Harper suddenly realizes it’s a bit weird that she asked Jack back to her place and assures him that she’s not “putting the moves” on him – which all goes completely over his head. I loved how he cleverly tested her with silver, holy water, and Christo. Dean calls and Jack ignores the call. He explains his wet hand as his being nervous, and Harper invites him to sit down.

It was fun having someone point out lore to Sam – instead of him doing all the leg-work for Dean. Charlie has determined that they are after a Musca. And of course, Sam has read all the books, so he knows about a Musca, but the clues all point to the giant human fly – and the all black costume with a huge veil covered head isn’t at all conspicuous… I did love the two older ladies who immediately get off their bench to get away from him!

Jack tells her that he’s from Lebanon – aw! Harper tells Jack that she’s the last one of her family, who’ve lived in McCook for generations. Jack notices the picture of Vance (Sam Robert Muik) and Harper and asks if he’s her boyfriend. She tells him that he was but after high school, Vance wanted to see the world. She told him that they could do it through books. But he left anyway – Jack is surprised that he left without her. She confides that that was the beginning of her bad luck – but she tries to stay positive. Jack says he tries to stay positive too – but it can be hard.

When Dean calls again, Harper asks if Jack believes in love at first sight – and Jack excuses himself to go to the washroom to call Dean. He’s sure that Harper is in love with him – and Dean assures him that she’s not. I loved Jack telling Dean that he needed to know everything about sex – “Go!” Oh, if only it were that easy! While Dean and Jack are brainstorming on the phone, Dean is attacked.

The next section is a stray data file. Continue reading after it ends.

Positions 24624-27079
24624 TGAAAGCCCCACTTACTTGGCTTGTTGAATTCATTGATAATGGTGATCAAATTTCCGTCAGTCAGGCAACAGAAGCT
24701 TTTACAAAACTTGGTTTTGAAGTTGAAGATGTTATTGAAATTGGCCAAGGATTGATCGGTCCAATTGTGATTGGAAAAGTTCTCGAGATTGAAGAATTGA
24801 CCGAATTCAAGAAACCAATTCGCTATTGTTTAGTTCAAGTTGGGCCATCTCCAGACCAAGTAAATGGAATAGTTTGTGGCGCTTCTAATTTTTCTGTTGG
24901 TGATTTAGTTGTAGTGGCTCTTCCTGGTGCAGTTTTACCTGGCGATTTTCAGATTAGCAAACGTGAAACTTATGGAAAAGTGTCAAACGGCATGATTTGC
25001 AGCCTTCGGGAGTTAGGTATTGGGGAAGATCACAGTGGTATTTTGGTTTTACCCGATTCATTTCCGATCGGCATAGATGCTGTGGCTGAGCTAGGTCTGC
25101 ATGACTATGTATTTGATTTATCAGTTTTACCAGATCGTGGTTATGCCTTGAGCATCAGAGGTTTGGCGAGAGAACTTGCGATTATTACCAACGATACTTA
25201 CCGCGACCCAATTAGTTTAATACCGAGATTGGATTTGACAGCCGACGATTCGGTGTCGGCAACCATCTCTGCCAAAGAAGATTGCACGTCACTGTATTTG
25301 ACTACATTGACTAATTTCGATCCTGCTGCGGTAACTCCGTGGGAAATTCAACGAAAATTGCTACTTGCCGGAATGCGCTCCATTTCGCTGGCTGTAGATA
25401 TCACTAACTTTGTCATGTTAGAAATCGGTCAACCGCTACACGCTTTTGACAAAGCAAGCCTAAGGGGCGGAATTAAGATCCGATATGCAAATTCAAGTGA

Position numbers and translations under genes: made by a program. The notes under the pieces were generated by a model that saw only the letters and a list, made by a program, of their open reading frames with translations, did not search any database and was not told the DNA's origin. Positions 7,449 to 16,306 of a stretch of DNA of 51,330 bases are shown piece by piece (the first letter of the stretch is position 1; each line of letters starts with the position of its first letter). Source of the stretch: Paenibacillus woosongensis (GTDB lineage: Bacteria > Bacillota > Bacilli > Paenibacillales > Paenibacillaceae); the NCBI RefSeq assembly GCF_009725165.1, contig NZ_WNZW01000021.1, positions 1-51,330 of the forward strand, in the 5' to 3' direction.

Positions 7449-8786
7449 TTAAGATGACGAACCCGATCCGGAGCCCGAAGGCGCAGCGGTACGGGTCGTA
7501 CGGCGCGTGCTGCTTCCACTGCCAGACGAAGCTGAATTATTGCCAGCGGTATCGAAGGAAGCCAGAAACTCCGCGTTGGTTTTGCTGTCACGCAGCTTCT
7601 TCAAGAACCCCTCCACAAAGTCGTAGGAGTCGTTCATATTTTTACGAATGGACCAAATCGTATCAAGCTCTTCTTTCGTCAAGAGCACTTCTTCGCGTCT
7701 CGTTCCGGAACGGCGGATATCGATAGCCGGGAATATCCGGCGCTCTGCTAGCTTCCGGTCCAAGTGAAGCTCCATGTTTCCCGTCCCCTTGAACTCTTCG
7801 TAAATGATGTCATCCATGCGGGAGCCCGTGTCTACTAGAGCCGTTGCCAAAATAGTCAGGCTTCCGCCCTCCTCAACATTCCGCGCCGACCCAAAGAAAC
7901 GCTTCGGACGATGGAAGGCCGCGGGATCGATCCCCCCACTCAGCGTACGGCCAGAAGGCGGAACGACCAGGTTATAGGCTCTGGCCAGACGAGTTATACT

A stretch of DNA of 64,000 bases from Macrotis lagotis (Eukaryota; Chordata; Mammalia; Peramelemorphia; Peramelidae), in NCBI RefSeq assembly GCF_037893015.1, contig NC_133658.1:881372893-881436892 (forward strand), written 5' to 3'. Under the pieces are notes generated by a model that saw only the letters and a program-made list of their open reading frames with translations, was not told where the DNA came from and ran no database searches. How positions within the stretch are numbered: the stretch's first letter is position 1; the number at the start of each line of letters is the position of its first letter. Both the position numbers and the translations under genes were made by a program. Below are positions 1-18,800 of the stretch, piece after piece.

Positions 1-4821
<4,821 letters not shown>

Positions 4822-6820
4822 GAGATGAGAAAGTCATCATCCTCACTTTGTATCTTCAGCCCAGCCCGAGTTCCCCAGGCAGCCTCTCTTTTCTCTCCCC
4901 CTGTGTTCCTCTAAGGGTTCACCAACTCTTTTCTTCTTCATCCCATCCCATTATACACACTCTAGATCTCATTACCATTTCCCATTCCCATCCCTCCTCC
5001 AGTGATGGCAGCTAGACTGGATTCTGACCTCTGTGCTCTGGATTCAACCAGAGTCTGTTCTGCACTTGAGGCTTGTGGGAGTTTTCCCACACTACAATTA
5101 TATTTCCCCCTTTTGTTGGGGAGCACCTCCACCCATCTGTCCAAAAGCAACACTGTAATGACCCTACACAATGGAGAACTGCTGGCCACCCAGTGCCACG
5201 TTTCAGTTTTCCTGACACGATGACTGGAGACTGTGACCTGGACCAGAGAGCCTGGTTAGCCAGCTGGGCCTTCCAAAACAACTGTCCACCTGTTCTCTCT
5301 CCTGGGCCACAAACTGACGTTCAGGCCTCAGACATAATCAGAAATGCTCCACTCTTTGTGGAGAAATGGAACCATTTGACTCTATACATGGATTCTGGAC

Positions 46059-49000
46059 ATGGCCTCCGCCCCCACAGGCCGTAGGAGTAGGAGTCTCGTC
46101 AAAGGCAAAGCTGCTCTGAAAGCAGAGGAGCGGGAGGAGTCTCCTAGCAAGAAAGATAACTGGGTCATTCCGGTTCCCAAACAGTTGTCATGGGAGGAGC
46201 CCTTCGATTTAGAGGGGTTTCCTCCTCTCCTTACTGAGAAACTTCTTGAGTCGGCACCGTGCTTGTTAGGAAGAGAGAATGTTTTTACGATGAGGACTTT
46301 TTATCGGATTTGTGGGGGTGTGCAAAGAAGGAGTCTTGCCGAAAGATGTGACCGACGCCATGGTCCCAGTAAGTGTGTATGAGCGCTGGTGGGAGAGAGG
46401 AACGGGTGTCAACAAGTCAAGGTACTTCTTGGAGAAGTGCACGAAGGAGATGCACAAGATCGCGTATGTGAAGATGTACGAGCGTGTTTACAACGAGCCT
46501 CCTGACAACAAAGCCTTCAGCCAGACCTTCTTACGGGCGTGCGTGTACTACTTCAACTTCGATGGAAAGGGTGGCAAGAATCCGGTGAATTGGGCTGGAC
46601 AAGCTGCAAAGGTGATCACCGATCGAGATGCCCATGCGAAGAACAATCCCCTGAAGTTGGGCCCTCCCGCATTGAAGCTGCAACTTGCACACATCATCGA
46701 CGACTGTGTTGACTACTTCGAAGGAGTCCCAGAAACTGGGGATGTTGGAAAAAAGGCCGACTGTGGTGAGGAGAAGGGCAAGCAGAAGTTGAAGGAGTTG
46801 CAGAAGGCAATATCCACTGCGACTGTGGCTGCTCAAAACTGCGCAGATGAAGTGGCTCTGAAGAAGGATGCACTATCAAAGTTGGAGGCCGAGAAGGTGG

Harper is worried that she’s freaked Jack out, but she’s freaked out when Dean bursts in and blockades the door. Jack and Dean assure her that it’s ok. He’s not FBI – he’s there to save her from whatever it is that’s on the other side of the door… Dean thought it was a ghost until it punched him in the face. Dean sees a picture of Vance and asks how he died. Harper says she thinks that he lives in Connecticut! Jack finally gets his zombie. But Dean sends Jack to take Harper away and fights the zombie himself.

Sam tells Charlie that she can’t just walk away. People need people – and it’s not that easy to just stop hunting. And then the Musca shows up. I liked the way they intercut all three action scenes as Sam and Charlie run after the Musca, Jack keeps Harper moving, and Dean fights Vance – except Vance isn’t too interested in fighting!

Sam and Charlie – theoretically – need a brass nail dipped in sugar water to kill the Musca. They don’t have any of those things, so Sam says they’ll just have to improvise as the Musca has dragged off a victim. Charlie finds the victim unconscious and is then grabbed by the Musca and ends up falling and hitting her head. Sam and Charlie get creative and end up slimed. But they do kill the Musca – without having to resort to the lore solution. Speight does the classic lots of cuts fight scene to help disguise the rather lame looking fly head.